Opera Amended: Gluck's 'Iphigenia in Aulis'
What did the 18th-century opera composer Christoph Willibald Gluck and 20th-century jazz great Miles Davis have in common? Quite a bit, as it turns out, including a genuine disregard for the status quo.
In 1957, Davis released his album, Birth of the Cool . It was the result of his first important recording sessions as a band leader -- and it really was the birth of something new.
At the time, jazz was dominated by the up-tempo, sometimes frenetic bebop style, with its long, intricate solos showcasing the prodigious technique and improvisational skills of musicians such as Dizzy Gillespie and Charlie Parker.
But with Davis's new album, things changed. None of its tunes are much more than three minutes long -- shorter than many bebop solos. Its style was less agitated, more relaxed. It truly was "cool," and that became the name of the new school of jazz the album inspired. It was one of those rare moments when the very nature of music seemed to change, almost overnight.
Back in the 1760s and '70s opera composer Gluck did something similar. For decades, opera had been dominated by the form known as opera seria, which -- sort of like bebop -- had become a virtuoso showcase for flashy soloists: the world's great singers and their amazing vocal gymnastics.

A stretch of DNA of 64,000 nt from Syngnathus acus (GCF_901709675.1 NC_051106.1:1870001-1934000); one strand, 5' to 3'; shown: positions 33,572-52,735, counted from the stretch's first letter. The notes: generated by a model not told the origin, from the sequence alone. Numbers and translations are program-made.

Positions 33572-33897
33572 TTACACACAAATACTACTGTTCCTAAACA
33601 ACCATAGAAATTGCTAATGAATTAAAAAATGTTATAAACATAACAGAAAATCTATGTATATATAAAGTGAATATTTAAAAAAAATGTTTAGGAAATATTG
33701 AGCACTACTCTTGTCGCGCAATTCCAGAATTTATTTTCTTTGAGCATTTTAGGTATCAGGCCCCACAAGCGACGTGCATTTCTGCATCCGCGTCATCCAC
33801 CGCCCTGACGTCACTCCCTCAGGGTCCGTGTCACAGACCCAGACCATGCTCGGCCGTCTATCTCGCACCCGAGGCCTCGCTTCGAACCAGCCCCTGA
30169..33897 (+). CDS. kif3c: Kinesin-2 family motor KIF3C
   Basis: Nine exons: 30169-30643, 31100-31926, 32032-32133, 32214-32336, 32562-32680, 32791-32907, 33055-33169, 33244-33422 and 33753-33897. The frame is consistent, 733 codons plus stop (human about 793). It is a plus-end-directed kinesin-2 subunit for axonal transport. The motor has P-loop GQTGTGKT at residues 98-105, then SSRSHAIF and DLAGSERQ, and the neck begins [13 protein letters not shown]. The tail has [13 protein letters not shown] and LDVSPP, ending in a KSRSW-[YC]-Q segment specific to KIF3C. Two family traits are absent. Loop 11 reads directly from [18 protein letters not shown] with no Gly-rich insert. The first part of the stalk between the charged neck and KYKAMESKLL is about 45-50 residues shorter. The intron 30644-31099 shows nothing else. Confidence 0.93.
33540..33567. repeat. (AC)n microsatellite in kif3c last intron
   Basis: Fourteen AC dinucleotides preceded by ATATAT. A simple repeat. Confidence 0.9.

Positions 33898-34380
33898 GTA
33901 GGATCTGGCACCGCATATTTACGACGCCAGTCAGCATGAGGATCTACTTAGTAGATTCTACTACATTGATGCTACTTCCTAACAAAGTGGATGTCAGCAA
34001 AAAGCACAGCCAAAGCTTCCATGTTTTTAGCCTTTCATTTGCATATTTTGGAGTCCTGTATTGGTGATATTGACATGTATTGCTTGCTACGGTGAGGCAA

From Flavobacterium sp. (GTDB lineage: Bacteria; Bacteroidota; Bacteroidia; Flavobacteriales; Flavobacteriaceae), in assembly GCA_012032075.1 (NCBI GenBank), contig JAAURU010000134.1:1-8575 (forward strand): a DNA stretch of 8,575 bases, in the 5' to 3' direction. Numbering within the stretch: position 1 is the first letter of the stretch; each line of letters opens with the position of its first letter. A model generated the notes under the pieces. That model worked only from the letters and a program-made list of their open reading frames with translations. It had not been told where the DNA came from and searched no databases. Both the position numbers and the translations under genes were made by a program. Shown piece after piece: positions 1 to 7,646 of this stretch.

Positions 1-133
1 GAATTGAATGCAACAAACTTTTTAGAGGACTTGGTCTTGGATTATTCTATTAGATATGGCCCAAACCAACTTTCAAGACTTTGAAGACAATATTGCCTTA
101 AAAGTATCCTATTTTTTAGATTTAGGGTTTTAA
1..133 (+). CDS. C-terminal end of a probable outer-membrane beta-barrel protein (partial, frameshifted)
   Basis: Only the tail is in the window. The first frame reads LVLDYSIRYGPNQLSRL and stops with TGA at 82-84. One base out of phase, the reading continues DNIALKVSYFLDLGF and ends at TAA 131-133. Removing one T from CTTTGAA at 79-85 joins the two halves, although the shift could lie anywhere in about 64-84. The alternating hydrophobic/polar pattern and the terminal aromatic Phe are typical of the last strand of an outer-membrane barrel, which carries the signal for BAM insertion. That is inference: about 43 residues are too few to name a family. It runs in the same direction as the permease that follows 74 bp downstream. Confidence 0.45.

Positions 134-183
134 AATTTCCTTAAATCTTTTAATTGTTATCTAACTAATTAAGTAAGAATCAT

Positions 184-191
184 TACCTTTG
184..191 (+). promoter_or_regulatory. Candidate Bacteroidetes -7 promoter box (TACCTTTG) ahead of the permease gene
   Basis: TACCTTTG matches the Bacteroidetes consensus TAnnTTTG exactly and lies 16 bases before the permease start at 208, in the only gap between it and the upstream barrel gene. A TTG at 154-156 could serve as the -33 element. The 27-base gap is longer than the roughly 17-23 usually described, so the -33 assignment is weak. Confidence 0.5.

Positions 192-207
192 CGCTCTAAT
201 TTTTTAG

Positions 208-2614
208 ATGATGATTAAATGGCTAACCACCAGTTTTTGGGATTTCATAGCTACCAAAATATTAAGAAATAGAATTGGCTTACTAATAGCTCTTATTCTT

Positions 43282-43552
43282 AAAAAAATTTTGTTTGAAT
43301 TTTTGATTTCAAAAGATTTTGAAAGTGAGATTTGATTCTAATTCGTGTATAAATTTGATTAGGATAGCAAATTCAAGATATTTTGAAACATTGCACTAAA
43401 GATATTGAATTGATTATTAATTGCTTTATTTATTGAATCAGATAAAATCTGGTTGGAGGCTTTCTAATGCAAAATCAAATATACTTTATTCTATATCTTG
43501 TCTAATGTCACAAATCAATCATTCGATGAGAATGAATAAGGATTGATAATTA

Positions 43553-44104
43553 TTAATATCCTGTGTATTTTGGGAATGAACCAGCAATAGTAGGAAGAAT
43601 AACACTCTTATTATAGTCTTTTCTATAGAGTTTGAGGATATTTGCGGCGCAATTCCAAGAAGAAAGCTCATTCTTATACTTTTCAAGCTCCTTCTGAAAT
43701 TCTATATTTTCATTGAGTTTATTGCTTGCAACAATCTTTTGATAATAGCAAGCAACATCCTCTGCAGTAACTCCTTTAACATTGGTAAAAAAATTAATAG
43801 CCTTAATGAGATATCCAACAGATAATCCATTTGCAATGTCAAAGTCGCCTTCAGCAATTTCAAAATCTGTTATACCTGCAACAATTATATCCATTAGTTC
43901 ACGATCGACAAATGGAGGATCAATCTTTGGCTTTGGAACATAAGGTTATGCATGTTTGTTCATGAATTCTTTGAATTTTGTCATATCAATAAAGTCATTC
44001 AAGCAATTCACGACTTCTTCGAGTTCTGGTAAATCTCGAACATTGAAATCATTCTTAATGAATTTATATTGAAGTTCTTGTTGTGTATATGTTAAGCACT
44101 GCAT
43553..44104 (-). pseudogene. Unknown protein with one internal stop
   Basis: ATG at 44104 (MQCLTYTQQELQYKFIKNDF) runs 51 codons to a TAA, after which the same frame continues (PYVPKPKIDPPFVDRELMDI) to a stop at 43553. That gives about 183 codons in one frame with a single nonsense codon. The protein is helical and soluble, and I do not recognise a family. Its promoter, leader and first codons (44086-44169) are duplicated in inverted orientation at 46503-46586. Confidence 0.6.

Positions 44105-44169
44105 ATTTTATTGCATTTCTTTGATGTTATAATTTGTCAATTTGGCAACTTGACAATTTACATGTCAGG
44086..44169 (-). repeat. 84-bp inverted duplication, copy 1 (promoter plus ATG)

Gluck reacted to this by going back to basics. Calling opera seria "ridiculous and tedious," he wrote dramas emphasizing simpler, more straightforward musical forms. He replaced long, technically cumbersome arias with shorter and more direct solo numbers, interwoven with highly-expressive declamatory singing, simple ensembles and choruses that played a true part in the story's action.
All of this was an attempt to make sure the music in his operas was devoted to conveying the opera's story, and its raw emotions -- not just to showing off the singers. Gluck's efforts are now known as "reform operas." And while they may not have spawned any blockbusters, they influenced composers for generations to come.
After playing a major role in establishing Italian opera on the stages of Vienna, Gluck took his reform movement to France with Iphigenia in Aulis -- the classic story of a young woman whose father summons her for a wedding, but instead offers her up as a human sacrifice. Gluck also ruffled some feathers in the process, creating quite a stir at the tradition-bound Paris Opera by suggesting that all of its performers -- from the principals to the choristers -- should be ordered to act their roles, not just sing them.
On World of Opera, host Lisa Simeone brings us a production of Iphigenia in Aulis from La Monnaie, in Brussels. Christophe Rousset conducts, with soprano Veronique Gens in the title role and baritone Andrew Schroeder as Agamemnon.
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